All Transmembrane Proteins and Glycolipids Are Asymmetrically Oriented in the Bilayer

Lipid-anchored proteins are just one example of membrane proteins that are asymmetrically located with respect to the faces of cellular membranes. Each type of transmembrane protein also has a specific orientation with respect to the membrane faces. In particular, the same part(s) of a particular protein always faces the cytosol, whereas other parts face the exoplasmic space. This asymmetry in protein orientation confers different properties on the two membrane faces. (We describe how the orientation of different types of transmembrane proteins is established during their synthesis in Chapter 16.) Membrane proteins have never been observed to flip-flop across a membrane; such movement, requiring a transient movement of hydrophilic amino acid residues through the hydrophobic interior of the membrane, would be energetically unfavorable. Accordingly, the asymmetry of a transmembrane protein, which is established during its biosynthesis and insertion into a membrane, is maintained throughout the protein's lifetime.

Many transmembrane proteins contain carbohydrate chains covalently linked to serine, threonine, or asparagine side chains of the polypeptide. Such transmembrane glyco-proteins are always oriented so that the carbohydrate chains are in the exoplasmic domain (see Figures 5-11 and 5-12). Likewise, glycolipids, in which a carbohydrate chain is attached to the glycerol or sphingosine backbone, are always located in the exoplasmic leaflet with the carbohydrate chain protruding from the membrane surface. Both glycoproteins and glycolipids are especially abundant in the plasma membranes of eukaryotic cells; they are absent from the inner mi-tochondrial membrane, chloroplast lamellae, and several other intracellular membranes. Because the carbohydrate chains of glycoproteins and glycolipids in the plasma membrane extend into the extracellular space, they are available to interact with components of the extracellular matrix as well as lectins, growth factors, and antibodies.

HOne important consequence of such interactions is illustrated by the A, B, and O blood-group antigens. These three structurally related oligo-saccharide components of certain glycoproteins and gly-colipids are expressed on the surfaces of human erythrocytes and many other cell types (Figure 5-16). All humans have the enzymes for synthesizing O antigen. Persons with type A blood also have a glycosyltransferase that adds an extra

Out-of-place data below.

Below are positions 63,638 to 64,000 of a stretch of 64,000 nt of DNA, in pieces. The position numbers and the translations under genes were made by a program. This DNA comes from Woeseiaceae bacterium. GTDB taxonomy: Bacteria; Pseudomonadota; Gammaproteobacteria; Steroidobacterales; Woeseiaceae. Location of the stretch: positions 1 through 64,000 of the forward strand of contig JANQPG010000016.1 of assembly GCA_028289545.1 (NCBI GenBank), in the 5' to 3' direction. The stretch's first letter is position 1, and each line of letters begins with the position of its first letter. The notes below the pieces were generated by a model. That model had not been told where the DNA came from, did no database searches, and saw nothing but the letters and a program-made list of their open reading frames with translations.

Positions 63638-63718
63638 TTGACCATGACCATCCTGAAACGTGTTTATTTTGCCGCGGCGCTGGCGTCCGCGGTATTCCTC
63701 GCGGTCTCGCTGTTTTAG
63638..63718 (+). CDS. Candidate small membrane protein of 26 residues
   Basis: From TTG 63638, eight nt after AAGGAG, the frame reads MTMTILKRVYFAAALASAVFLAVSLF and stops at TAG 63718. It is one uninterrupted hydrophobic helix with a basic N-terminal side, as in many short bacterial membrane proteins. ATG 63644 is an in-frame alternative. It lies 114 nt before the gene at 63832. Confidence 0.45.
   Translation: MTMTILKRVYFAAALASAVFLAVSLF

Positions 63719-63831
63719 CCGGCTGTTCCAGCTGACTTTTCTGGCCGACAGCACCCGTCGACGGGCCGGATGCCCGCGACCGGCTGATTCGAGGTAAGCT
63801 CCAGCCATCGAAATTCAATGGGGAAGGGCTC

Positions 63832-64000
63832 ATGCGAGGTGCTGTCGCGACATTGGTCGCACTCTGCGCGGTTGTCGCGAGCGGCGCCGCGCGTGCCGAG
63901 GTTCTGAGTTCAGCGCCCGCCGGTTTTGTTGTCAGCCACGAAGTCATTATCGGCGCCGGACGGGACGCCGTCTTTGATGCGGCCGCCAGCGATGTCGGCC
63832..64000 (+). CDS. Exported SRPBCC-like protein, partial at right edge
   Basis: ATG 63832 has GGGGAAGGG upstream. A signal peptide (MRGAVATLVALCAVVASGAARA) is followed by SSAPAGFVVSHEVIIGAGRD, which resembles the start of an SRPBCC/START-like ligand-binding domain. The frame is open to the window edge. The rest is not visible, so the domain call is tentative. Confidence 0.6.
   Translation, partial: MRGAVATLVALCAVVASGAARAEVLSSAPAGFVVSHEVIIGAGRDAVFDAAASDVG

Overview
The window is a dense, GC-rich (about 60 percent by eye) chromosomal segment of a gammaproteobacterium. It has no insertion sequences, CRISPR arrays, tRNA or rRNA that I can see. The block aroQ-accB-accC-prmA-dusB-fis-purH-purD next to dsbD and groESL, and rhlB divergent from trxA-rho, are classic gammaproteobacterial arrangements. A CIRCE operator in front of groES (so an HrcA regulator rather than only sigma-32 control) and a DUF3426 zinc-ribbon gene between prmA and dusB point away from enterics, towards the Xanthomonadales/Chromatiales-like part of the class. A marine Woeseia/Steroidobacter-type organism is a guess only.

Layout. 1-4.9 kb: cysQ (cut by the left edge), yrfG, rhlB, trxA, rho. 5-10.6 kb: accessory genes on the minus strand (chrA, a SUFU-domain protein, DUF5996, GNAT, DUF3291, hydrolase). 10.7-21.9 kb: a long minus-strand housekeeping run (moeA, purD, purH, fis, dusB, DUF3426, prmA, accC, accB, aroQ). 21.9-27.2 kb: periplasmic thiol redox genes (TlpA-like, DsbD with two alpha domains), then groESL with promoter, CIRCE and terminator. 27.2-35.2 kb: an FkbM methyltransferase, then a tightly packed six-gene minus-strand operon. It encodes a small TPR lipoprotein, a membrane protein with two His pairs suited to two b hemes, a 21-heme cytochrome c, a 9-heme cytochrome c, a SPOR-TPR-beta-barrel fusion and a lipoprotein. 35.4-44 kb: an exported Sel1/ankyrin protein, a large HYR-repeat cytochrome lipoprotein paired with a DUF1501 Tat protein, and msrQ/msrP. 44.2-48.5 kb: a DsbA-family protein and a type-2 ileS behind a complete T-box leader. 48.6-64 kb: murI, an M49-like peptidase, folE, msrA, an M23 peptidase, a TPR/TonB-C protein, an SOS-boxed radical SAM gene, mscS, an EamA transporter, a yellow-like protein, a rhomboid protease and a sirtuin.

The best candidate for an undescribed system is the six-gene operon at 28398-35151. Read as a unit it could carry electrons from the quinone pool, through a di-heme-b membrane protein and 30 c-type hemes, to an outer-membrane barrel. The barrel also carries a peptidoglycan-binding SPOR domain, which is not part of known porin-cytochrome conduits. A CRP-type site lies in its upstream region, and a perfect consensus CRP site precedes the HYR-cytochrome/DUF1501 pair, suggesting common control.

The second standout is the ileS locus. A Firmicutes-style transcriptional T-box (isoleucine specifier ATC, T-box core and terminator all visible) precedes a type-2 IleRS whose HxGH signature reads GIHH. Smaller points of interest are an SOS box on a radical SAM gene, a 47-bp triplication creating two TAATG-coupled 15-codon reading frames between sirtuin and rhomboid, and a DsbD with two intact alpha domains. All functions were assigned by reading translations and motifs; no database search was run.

Lipid or protein

GlcNAcW Gal WGalNAc) A antigen

Lipid or protein

Lipid or protein

Lipid or protein

Lipid or protein

GlcNAcW Gal WGalNAc) A antigen

O antigen

B antigen

Glc = Glucose Gal = Galactose

GlcNAc = N-Acetylglucosamine GalNAc = N-Acetylgalactosamine Fuc = Fucose

O antigen

Lipid or protein

B antigen

Glc = Glucose Gal = Galactose

GlcNAc = N-Acetylglucosamine GalNAc = N-Acetylgalactosamine Fuc = Fucose

▲ FIGURE 5-16 Human ABO blood-group antigens. These antigens are oligosaccharide chains covalently attached to glycolipids or glycoproteins in the plasma membrane. The terminal oligosaccharide sugars distinguish the three antigens. The presence or absence of the glycosyltransferases that add galactose (Gal) or ^-acetylgalactosamine (GalNAc) to O antigen determine a person's blood type.

^-acetylgalactosamine to O antigen to form A antigen. Those with type B blood have a different transferase that adds an extra galactose to O antigen to form B antigen. People with both transferases produce both A and B antigen (AB blood type); those who lack these transferases produce O antigen only (O blood type).

Persons whose erythrocytes lack the A antigen, B antigen, or both on their surface normally have antibodies against the missing antigen(s) in their serum. Thus if a type

A or O person receives a transfusion of type B blood, antibodies against the B epitope will bind to the introduced red cells and trigger their destruction. To prevent such harmful reactions, blood-group typing and appropriate matching of blood donors and recipients are required in all transfusions (Table 5-2). I

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